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Hot spot in Le Creuset?

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I think my 10 year old Le Creuset has developed a hot spot, i.e. a place where food is likely to start burning. Is there anything I can do about this?

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  1. I think all cast iron has hot spots, LC is just enameled cast iron.

    3 Replies
    1. re: chuckl

      Ditto -- cast iron is actually a pretty poor distributor of heat. It's mass and its ability to absorb and retain heat usually more than make up for this shortcoming.

      When you are using something like a camp oven (cast iron dutch oven with legs and a flanged lid), the solution is to place the charcoal around the perimeter of the pot -- no coals in the middle. Even with no direct heat, the center gets plenty hot.

      On a gas stovetop, not so easy, since low power setings usually mean a flame only in the middle. The hot spot is really obvious if you are doing a dish like risotto. My guess is that this is what you are running into. Most likely, nothing really wrong with the pot. For dishes that are more susceptible to drying out and burning, either move the pot to the oven, or plan on lots of stirring.

      The only other thing it could be is that your lid doesn't fit snugly and you are losing moisture -- unlikely with LC but possible. Check to see how much, if at all, the lid rocks.

      1. re: MikeB3542

        My new Wide Round 6.75 Le Creuset is creating a hot spot in the center. I tried frying chicken and the center pieces were burning while the outer pieces were not done.

        I was so excited when I first got my Le Cresuet to be so dissapointed. Looks like I'll have to go back to using my solid copper pots. I have yet to find anything as good as my 2.5 mm stainless steel lined solid Falk copper.

        1. re: krbtv

          So far im happy with my le crueset enameled cast iron casserole. Knock on wood. Im wondering could le crueset have gone down in quality? I have an old dru cast iron enameled casserole from like the 40s or 50s, or possibly the thirties, as thats when my grandmother married but the brand hasnt made pots since the 50s. My point is the pot is still working fine. I use it for jams, stews, soups and deep frying, not sure what grandma used it for. I know she had a small electric deep fryer so dont think she used it frying at least not after getting one, but grandma did make soups so much use must have been made out of it. So I wonder if the old ones were made better.

    2. Good point about the lid! I will check. What I was making was orange marmalade, a low slow cooking.

      1. According to my manual, heat the pan gradually and thoughrly for heating food evenly. I just bought a le crueset with wedding gift cards 6 months ago, a cast oron enamel casserole, so far so good. Initially i didnt see the point. Stainless steal cooks so well and does't have a coating you have to baby, which was why I didnt want nonstick pans. And restaurants usually dont seem to use them(probably for the same reason they usually dont use nonstick) then i did notice some small places do (as i saw on restaurant shows)also home cooking is better then restaurant food. And at home you might like making meals like that requi0re simmering like stews that can be eated for days for the convenience of not having to cook each day, unlike restaueant that might make more sophisticated quicker dishes fresh daily (such as seared steak as apposed to stew, and I always think restaurant stew is not that great) making those casseroles less necessary. But they are pricey even the lower end brands are so pricey. Then I loved my cast iron frying pans so much I did research on enamel cast iron. Then my grsndma gave me an old duch brand they dont make that I love, I think drl brand or something, a cheap no name brand when inexpensive brands were still made in europe. So I wanted a bigger one and got le crueset, now seeing all these post about hot spots and uneven cooking I hope mine doesnt do that. I would also try cooking on a simmer as thats what there made for.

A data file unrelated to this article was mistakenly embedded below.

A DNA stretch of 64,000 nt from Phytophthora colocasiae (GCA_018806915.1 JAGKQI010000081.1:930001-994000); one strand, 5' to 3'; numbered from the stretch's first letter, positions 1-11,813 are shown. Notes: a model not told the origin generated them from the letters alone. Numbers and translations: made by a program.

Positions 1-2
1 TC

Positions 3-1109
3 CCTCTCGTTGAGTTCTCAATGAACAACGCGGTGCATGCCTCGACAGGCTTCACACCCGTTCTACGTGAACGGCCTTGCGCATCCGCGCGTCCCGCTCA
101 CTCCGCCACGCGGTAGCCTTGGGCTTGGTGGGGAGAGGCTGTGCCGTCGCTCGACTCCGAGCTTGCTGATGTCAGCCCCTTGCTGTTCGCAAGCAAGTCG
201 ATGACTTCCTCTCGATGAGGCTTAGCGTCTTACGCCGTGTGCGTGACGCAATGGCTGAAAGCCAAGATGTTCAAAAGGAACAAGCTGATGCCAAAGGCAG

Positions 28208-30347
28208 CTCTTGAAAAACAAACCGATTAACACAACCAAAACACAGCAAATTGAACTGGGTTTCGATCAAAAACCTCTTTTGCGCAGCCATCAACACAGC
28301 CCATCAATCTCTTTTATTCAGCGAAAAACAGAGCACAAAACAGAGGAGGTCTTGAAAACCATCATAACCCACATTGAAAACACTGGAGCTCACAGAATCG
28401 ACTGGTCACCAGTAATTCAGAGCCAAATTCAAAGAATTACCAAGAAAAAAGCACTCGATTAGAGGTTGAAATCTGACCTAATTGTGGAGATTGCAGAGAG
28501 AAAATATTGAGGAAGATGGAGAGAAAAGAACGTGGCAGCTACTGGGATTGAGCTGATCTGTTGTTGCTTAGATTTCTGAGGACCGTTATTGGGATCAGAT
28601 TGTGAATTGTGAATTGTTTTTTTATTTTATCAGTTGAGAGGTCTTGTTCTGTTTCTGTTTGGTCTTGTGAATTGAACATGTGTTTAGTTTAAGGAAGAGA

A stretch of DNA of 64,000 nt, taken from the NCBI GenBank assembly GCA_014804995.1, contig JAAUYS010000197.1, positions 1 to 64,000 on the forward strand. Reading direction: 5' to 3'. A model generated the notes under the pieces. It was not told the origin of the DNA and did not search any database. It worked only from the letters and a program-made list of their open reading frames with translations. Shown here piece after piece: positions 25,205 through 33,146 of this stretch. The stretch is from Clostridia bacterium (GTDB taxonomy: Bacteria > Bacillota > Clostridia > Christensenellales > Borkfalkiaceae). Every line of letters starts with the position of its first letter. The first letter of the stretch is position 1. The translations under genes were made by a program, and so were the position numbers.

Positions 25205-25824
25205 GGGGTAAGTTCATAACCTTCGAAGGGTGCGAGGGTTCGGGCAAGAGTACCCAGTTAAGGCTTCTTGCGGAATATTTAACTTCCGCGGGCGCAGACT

1. Get a copper heat diffuser. I always had problems with my gas and my Le Creuset hot spots, but now I never use the pot without a copper heat diffuser. You can also go to a metal supply vendor and get a thick piece of aluminum, but the edges will need to be sanded down.

          k.

          2 Replies
          1. re: smkit

            I have a 70yr old LeCreuset dutch oven ,cover, skillet and casseroles one or 2 other things. They may have changed standards , not sure, however, one of the dutch ovens developed a hot spot that was a burn out i did 40yrs ago. It is quite possible to burn out a LeCreuset with inattention. It has stuck there with most things i cook it, though i still keep it. I am pushing 70, and I got the pan from my grandmother, so it is one of the old 'good'ones. one large skillet is still pristine looking and no hot spots or anything wrong at all in all this time,same with a few other pieces.
            I think smkit has a good idea. I use the same technique with many pots/pans on gas, the only way to go. Good suggestion about getting a piece fabricated, or cut from raw stock. If you have any local metal working places a few phone calls can get you on the track. aluminum can take pretty high heat, too before melting (1,221°F)give or take a degree.

            1. re: smkit

              Yep, I have 3 copper heat diffusers. I mainly use them with larger diameter pans, but they also are incredible for the lowest heat applications ( for example stock) and also for using very small pans on gas stoves. It's nice to be able to use those very small pans safely, no concern over flames going up the sides. I feel like I have my wood stove back again.